Casey Cizikas

Islanders’ winning streak reaches 10 games

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The New York Islanders are doing their part to silence the critics and doubters that were waiting for them to regress this season.

And they are silencing them emphatically.

With their 4-1 win over the Ottawa Senators on Tuesday night they extended their winning streak to 10 consecutive games, improved their record to 11-3-0 and pulled to within three points of the first place Washington Capitals while still having played in two fewer games.

After falling behind early, the Islanders scored four consecutive goals from four different players. Among the goal scorers were veterans Josh Bailey, Cal Clutterbuck, and Casey Cizikas, and rookie Cole Bardreau who scored his first career goal — also the game-winner — on a penalty shot.

So, about the Islanders.

I admit I was one of the people that was, let’s say skeptical, of their chances to repeat last year’s success and wasn’t sure how they would do without Robin Lehner. It was going to be a big test to see how much of the success was goaltending and how much of it was a real change to the defensive structure to a roster that, quite honestly, isn’t exactly loaded with All-Star talent, especially up front. But the results are the results, and they keep winning. A lot. The Metropolitan Division and the Eastern Conference as a whole is going to be extremely competitive this season and the Islanders have certainly given themselves an outstanding cushion.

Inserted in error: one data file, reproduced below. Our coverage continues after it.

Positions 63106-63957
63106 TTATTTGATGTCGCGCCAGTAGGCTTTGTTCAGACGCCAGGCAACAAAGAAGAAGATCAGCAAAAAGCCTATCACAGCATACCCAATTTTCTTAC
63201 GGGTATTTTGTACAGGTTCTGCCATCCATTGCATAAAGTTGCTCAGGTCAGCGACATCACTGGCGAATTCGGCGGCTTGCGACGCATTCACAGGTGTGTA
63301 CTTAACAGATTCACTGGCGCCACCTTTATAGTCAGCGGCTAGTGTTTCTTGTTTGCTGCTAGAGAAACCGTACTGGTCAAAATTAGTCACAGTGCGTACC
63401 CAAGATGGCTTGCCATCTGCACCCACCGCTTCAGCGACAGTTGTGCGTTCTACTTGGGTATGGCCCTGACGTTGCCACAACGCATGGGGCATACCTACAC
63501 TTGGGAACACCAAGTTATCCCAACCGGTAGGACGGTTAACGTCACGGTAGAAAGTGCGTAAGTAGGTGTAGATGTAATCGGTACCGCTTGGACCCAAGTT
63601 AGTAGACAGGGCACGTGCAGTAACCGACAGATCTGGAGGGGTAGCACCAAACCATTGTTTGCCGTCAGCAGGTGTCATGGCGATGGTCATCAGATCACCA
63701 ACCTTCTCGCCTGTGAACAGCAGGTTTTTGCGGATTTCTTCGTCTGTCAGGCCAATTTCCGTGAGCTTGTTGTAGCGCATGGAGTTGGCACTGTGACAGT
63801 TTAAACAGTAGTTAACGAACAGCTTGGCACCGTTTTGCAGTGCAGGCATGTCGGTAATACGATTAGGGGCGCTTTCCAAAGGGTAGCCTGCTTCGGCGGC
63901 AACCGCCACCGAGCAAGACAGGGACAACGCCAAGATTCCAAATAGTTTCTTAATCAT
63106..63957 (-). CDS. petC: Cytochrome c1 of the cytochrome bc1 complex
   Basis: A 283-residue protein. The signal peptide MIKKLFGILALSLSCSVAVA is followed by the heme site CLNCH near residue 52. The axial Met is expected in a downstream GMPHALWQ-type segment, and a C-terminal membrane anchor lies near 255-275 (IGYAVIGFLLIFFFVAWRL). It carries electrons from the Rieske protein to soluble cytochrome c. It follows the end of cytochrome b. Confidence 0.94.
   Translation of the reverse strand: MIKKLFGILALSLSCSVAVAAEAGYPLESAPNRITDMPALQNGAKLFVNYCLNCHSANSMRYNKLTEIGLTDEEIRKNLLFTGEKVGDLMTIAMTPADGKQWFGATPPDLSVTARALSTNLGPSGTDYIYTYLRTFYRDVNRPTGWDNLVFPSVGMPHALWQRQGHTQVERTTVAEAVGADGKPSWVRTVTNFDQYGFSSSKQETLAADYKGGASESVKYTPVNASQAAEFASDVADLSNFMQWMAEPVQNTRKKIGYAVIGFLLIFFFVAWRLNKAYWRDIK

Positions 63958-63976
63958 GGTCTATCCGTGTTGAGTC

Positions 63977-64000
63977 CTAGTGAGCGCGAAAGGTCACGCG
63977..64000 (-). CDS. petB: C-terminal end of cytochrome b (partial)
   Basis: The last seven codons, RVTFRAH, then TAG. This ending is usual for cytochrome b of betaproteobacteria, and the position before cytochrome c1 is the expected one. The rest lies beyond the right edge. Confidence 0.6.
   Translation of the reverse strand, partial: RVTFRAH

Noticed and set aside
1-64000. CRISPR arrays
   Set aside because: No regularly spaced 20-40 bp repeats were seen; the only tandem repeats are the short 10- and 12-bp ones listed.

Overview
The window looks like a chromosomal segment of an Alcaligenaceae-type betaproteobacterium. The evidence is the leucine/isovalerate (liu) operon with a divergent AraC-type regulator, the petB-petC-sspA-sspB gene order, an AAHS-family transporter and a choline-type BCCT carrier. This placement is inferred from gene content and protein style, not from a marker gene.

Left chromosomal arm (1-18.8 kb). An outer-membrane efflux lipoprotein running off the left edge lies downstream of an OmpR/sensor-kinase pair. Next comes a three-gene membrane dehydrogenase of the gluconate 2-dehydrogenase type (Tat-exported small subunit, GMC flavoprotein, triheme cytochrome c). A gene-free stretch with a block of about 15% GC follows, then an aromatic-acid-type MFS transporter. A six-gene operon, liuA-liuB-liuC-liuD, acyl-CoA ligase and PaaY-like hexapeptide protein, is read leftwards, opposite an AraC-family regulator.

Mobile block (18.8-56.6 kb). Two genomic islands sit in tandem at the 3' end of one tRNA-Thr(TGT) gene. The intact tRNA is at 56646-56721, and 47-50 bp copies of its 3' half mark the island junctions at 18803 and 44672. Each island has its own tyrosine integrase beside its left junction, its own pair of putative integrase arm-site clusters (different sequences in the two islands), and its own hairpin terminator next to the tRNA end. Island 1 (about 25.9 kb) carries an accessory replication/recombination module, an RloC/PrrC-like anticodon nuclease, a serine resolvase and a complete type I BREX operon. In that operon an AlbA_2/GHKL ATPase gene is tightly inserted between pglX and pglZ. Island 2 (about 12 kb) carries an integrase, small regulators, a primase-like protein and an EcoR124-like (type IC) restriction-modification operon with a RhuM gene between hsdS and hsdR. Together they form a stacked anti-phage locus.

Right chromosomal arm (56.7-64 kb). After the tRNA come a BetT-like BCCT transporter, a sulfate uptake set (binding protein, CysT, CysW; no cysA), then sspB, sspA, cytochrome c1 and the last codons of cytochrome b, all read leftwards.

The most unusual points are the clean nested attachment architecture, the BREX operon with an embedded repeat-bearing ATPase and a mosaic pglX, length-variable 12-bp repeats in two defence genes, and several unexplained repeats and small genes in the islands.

They have a chance to extend their winning streak to 11 games on Thursday night when they host the Pittsburgh Penguins, the team they swept in Round 1 of the Stanley Cup Playoffs a year ago.

Their next three games are all at home.

Adam Gretz is a writer for Pro Hockey Talk on NBC Sports. Drop him a line at phtblog@nbcsports.com or follow him on Twitter @AGretz.

Lee’s lead-by-example captaincy garners results for Islanders

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The New York Islanders could have played it safe a year ago when John Tavares bolted for Toronto.

But head coach Barry Trotz recognized an obvious candidate to fill a leadership role and didn’t hesitate to follow his instincts.

Anders Lee was in position to leave the organization as he headed toward unrestricted free agency and could have been the second captain in as many seasons to walk out the door.

But that didn’t stop Trotz from announcing Lee as the 15th captain in franchise history and the team is benefiting today from that important decision last season.